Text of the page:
Being Busy Strategically
An excellent spiritual Halloween exercise is to visit your future gravesite or any cemetery, and realistically ponder your death. But you don’t have to go to a cemetery to meditate on dying; just open your eyes to see the homes and front yards of your neighborhood decorated with spider webs, tombstones and grim skeletons. This Mortuary Mardi Gras called Halloween, with all its razzamatazz of masks and costumes, is our way of joking with our greatest fear—death! Instead of treating these fake skeletons comically, in turn let them become symbols of your future fate!
Since childhood many of us have prayed, “Pray for us now and at the hour of our death.” These words were usually said thoughtlessly at the end of a longer prayer, so consider this tale.
Thirty minutes from now you hear several loud knocks at
your front door. Opening the door, you find old bony Death!
Who of us wouldn’t say, “Oh, I am sorry Death, this isn’t a
good time! Not this hour—or any hour today—for I must attend
to unfinished business. I need to say an affectionate goodbye to
loved ones and I’ve a pocketful of nagging unspoken apologies.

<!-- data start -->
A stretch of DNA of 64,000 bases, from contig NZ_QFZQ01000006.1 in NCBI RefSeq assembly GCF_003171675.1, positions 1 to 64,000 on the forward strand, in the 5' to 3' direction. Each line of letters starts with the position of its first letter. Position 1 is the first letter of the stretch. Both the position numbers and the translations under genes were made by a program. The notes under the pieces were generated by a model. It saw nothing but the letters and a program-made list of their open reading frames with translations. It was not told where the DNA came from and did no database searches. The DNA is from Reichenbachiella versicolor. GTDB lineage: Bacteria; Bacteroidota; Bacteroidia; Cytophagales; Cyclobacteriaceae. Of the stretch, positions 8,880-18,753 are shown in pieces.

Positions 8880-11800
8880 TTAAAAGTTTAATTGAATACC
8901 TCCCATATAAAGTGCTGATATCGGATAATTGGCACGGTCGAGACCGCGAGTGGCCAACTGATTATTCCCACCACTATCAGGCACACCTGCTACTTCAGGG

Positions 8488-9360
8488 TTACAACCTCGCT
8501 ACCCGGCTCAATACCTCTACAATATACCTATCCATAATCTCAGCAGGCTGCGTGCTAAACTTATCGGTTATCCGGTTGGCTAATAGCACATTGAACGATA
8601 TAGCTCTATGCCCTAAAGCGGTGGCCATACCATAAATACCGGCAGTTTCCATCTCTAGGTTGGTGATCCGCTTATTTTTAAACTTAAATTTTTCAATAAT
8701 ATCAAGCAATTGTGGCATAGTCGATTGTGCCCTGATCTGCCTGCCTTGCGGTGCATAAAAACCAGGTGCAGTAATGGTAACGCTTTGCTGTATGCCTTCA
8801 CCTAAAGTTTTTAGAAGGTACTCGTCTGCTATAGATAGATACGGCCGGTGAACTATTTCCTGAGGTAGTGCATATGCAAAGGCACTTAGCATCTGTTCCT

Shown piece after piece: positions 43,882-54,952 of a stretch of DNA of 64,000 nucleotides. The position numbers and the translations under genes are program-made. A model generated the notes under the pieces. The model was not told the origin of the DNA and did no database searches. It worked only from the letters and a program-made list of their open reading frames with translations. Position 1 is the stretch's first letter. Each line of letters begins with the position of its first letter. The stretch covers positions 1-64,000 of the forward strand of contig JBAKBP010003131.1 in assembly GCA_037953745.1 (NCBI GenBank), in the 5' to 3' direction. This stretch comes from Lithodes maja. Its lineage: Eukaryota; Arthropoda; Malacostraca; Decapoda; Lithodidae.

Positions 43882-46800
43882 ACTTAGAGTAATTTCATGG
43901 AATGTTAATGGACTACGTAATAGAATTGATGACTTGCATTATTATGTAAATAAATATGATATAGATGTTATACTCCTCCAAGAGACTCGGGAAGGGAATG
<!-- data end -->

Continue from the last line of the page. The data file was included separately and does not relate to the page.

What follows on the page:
Mr. Death, this really isn’t a convenient hour. Please come back
at another time.” But as a sharp, chilling wind swirls up orange
brown dead leaves around his bony legs, he smiles and beckons
with a skinny skeletal finger: “Friend, that hour you’ve praying
about for years and years, well this is it!”
Unless you’re in hospice care, no convenient hour exists to die. When that fateful hour comes will we say, as did Queen Elizabeth I, “All my possessions for a moment more of time.”
“Pray for us now and at the hour of our death” is a good prayer if it awakens you to get busy this very hour putting your affairs in order. It’s a beautiful prayer if it causes you to get busy making apologies to any you have wronged and also to invest each time you say “Goodbye” with all the love in your heart. The Prophet Mohammad wisely advised, “Die before you die.” Mohammad, along with history’s other great spiritual giants, knew dying wasn’t something you do at your last hour—it’s a way of life! It’s a lifestyle of dying to self to be available to others, dying to your own comfort so to comfort others, and of dying to old dogmatic beliefs so as to live new liberating ones.
The mother of Goethe, the German poet and creator of Faust, replied to an invitation to a party, “I am sorry I can’t attend, I am busy dying!” Let Frau Goethe inspire you today to imitate her by being busy dying.